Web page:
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%% The input vector x is a n-dim. column vector.
function [r,theta]=cart2nsph(x)
 
%% setup
n = length(x);
theta = zeros(n-1,1);
x2 = x.^2;
cumx = cumsum(x2(end:-1:2));
 
%% Compute the radial coordinate
r = sqrt(sum(x2));
 
%% Compute the angles
theta(1:end-1,1) = x(1:end-2,1) ./ sqrt( cumx(end:-1:2) ) ;
theta(end,1) = (sqrt(sum(x2(end:-1:end-1,1))) + x(end-1,1)) ./ x(end,1);
theta = acot(theta);
theta(theta<0) = theta(theta<0)+pi;   % Convert acot principal value to [0,pi]
theta(end,1) = 2*theta(end,1);       % Last angle is between [0,2pi]
 
%% done
return;

Line 11 computes the radial coordinate which is simply the square root of the sum of the squares of the original, Euclidean coordinates. Lines 14-18 are required to obtain the angular coordinates. Some care is necessary in order to get all the angles in the correct range, since the principal value of the function acot() in MATLAB is in [-\pi/2,\pi/2] and not in the (usual) range of [0,\pi]. We correct for this in Line 17 by adding \pi to all the “negative” angles.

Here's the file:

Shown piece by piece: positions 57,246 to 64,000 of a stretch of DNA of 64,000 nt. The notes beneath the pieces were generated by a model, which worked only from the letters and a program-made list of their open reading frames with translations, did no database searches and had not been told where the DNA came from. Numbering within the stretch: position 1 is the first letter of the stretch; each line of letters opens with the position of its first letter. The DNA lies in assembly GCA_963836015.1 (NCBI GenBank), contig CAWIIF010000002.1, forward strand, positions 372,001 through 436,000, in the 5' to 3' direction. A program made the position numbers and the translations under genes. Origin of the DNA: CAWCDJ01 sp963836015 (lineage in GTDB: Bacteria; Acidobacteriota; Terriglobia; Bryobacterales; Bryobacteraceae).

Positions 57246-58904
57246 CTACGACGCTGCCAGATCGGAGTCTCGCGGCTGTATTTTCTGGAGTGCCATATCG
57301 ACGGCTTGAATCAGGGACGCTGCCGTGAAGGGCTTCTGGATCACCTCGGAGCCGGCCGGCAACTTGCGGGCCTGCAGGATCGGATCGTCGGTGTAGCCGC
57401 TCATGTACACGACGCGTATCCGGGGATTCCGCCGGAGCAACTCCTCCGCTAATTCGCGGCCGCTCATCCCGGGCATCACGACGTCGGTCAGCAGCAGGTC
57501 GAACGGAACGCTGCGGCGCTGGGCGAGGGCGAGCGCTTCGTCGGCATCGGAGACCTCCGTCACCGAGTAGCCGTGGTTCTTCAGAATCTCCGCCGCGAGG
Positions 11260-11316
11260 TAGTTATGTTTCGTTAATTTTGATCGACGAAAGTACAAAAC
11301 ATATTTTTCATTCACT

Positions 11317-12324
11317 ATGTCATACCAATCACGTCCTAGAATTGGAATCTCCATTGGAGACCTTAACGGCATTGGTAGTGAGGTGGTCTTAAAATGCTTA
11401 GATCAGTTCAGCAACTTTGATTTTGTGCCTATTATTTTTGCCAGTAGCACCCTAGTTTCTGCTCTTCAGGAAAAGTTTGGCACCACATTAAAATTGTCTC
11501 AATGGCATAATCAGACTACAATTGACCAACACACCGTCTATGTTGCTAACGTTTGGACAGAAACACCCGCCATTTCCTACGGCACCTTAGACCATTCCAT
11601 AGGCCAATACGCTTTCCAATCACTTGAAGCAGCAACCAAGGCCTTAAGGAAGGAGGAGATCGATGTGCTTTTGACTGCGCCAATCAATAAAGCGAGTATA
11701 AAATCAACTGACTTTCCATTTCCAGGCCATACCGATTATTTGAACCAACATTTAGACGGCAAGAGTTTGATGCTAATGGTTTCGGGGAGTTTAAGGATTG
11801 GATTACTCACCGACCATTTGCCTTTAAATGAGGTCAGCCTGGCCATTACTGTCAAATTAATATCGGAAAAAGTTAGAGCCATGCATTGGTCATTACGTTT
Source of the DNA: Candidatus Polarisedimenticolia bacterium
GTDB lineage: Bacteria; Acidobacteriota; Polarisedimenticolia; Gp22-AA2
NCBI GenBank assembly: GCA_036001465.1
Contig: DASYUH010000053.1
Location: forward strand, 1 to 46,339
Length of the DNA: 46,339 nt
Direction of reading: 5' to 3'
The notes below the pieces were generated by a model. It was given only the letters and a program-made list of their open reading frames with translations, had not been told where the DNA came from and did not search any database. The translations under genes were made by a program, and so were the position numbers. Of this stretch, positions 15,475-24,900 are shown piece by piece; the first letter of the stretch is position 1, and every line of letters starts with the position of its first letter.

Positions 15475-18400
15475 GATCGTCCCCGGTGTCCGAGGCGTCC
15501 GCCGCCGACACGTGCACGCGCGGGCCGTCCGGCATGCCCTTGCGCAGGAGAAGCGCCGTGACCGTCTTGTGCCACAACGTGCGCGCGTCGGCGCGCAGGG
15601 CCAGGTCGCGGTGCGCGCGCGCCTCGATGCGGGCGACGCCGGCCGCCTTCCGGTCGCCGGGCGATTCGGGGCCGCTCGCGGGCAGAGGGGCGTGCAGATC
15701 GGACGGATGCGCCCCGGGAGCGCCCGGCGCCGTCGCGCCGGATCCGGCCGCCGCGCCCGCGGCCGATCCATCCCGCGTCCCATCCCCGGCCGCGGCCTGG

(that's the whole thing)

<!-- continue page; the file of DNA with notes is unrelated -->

The function to compute n-dimensional Euclidean coordinates from hyperspherical coordinates is somewhat simpler. One possible implementation is given below:

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%% Radial coordinate, r>0, must be positive. 
%% The angles theta_1,...,theta_{n-2} must be in [0,pi], while 
%% theta_{n-1} should be in [0,2pi].
function x = nsph2cart(r,theta)                                                   
 
c=[cos(theta); 1];
s=[1 ;cumprod(sin(theta))];
 
x=r*(c.*s);
 
%% done
return;

Except in some special cases the transform is unique. Both functions were tested on MATLAB version 7.12.0 (R2011a) and dont have any error checking. I hope that some of you can find these functions useful in your work.